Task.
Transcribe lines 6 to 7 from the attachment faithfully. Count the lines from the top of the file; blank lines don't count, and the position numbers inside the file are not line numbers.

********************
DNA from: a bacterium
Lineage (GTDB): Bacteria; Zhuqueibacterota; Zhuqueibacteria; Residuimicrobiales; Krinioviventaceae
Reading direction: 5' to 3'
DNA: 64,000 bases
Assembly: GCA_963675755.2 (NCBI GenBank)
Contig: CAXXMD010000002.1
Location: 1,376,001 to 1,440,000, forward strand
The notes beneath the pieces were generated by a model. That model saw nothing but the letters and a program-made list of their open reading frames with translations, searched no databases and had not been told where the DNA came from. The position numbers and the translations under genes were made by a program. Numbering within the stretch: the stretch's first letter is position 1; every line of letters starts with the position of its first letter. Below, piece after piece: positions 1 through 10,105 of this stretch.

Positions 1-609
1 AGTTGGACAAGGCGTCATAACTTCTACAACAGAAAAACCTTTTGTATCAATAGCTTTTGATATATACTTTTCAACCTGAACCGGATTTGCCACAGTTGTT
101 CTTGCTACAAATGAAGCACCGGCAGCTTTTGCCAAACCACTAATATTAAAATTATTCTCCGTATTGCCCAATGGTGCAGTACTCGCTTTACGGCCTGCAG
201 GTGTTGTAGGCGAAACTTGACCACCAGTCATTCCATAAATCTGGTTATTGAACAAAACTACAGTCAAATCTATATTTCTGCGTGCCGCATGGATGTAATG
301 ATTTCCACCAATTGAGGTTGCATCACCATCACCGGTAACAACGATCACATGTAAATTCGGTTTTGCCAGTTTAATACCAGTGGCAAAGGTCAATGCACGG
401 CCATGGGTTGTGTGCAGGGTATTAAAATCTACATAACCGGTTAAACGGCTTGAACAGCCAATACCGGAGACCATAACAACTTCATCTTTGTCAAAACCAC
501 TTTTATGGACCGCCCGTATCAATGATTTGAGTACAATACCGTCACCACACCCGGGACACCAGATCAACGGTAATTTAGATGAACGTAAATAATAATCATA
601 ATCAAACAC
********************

Contig: CAXXMD010000002.1
Location: 1,376,001 to 1,440,000, forward strand